• 72% of patients agreed that better disease management can help improve overall well-being in patients living with IPF
  • More than half of patients (53%) and caregivers (55%) indicated that a better understanding of the steps to manage IPF symptoms can help with overall well-being
    • Patients (70%) and caregivers (75%) agreed that greater support and advocacy groups would be helpful
 
John Morthanos, an IPF patient and advocate who is part of the EXPLORE IPF survey Advisory Committee said:
 
"These survey findings remind me of my own experience with IPF.
 
“My wife and I spent years trying to find out what was wrong with me. We were fortunate that after many years of misdiagnosis, even with biopsies reporting fibrosis, that we found doctors who recognized my symptoms as IPF and helped us get the support and guidance we needed. My hope is that these survey results, along with Rare Disease Day on February 28, will help people living with this serious disease and their loved ones feel better understood and supported."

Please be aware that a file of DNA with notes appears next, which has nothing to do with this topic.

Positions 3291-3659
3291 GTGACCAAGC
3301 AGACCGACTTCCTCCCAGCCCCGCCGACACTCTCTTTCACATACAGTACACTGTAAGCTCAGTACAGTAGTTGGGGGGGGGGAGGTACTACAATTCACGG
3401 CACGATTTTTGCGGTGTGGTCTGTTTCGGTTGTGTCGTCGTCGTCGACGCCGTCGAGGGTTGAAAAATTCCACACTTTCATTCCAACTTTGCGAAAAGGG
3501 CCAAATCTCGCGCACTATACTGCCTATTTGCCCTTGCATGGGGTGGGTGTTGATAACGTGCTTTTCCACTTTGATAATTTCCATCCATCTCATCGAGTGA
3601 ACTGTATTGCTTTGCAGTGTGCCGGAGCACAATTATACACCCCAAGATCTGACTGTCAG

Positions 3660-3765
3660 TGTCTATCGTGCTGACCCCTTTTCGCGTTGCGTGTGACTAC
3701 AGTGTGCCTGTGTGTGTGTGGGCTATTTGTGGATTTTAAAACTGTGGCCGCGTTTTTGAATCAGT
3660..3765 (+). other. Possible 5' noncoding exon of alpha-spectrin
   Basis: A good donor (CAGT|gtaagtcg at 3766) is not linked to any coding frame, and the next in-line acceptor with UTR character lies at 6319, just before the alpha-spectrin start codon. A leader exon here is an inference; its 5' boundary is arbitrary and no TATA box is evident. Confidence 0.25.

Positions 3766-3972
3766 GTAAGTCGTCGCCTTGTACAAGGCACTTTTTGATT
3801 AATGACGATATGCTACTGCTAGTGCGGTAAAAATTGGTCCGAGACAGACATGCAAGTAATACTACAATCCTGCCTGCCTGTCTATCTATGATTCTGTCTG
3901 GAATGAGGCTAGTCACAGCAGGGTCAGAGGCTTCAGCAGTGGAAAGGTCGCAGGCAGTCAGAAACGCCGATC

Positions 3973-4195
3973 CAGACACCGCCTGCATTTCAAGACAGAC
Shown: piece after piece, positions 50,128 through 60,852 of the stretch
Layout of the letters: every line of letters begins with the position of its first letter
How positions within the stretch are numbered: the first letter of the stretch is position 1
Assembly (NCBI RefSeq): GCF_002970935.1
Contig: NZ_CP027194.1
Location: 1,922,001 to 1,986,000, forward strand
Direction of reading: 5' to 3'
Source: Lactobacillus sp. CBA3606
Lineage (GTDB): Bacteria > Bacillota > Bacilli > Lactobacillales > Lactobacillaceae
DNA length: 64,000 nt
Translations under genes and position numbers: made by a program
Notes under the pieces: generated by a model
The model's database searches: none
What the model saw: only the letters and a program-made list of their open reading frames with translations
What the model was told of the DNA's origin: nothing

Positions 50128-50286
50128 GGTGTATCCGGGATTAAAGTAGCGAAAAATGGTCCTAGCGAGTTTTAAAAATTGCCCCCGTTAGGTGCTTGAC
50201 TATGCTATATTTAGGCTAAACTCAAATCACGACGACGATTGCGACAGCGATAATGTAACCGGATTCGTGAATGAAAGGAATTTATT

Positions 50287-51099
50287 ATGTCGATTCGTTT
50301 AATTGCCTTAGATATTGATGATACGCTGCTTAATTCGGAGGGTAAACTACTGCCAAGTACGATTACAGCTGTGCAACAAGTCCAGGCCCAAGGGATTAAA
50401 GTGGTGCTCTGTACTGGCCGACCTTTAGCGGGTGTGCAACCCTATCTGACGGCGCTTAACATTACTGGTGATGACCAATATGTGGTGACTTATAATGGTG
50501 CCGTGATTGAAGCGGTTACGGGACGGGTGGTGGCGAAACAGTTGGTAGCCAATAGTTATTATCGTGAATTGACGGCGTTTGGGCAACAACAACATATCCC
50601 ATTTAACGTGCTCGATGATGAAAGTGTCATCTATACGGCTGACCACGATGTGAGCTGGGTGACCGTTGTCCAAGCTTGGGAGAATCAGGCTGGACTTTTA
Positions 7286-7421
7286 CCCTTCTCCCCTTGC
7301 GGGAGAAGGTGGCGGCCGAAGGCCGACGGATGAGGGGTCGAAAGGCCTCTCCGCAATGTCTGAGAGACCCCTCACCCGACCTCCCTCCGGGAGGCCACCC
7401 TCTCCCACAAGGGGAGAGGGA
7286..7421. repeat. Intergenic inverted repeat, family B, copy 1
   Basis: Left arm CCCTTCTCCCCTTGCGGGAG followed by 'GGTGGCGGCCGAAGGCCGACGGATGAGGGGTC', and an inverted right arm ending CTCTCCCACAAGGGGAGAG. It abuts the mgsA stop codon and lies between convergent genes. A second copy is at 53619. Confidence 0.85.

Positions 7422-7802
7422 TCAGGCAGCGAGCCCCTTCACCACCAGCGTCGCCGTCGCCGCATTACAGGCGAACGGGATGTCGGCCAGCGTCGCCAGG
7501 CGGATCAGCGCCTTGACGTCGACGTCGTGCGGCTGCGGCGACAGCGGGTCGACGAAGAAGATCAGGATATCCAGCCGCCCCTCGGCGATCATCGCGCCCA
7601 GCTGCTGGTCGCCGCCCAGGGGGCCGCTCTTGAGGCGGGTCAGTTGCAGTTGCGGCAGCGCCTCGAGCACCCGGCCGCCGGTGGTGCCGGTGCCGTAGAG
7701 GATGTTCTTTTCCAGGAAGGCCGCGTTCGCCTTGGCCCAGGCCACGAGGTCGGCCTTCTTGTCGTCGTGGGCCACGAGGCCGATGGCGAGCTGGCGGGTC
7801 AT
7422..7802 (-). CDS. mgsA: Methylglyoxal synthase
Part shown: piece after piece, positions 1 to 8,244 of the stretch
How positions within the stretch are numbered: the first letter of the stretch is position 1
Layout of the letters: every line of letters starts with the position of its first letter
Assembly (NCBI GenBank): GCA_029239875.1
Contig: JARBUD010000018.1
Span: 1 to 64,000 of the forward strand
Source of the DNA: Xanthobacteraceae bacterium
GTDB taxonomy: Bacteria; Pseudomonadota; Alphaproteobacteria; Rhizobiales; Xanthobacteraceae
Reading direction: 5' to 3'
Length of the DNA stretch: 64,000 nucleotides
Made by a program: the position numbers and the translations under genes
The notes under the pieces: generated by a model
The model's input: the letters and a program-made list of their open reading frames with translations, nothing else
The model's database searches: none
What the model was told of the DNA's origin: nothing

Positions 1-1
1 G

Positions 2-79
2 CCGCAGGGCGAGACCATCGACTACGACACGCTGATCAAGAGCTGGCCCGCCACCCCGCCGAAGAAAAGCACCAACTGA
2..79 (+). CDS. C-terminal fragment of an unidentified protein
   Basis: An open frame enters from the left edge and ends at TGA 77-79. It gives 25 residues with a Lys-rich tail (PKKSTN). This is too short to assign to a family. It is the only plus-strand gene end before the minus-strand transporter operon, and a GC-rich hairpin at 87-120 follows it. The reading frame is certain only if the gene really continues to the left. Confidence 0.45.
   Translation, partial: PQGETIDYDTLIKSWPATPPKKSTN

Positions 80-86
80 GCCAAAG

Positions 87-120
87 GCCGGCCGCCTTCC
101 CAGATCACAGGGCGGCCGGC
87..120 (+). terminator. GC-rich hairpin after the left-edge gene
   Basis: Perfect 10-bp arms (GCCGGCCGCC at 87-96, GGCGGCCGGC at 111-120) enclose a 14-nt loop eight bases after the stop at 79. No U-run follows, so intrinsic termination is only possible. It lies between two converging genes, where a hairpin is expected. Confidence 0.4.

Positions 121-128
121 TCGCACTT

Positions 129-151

Jeffrey Swigris, DO, MS, an associate professor of medicine for the Autoimmune Lung Center and Interstitial Lung Disease Program at National Jewish Health, and EXPLORE IPF survey Advisory Committee member added:
 
"It is important for the medical community to help our patients and their loved ones cope with this terrible disease, especially at the time of diagnosis when there will be many questions. With this survey, we hope to expose some of the intrusive and burdensome effects of IPF on patients' lives and ultimately to help address the needs of this community."
 
Based on the survey results, the advisory committee recommended that the survey results be used to educate the general public as well as healthcare professionals about the early signs of IPF to decreased delays in diagnosis. Further, that more resources and support networks be created to help patients, caregivers, and healthcare professional manage the disease and its many burdens.

The Advisory Committee included:
  • Jeffrey James Swigris, DO, MS, associate professor of medicine, Autoimmune Lung Center and Interstitial Lung Disease Program, National Jewish Health
  • Richard Kradin, MD, pulmonologist and psychiatrist, Pulmonary and Critical Care Unit, Massachusetts General Hospital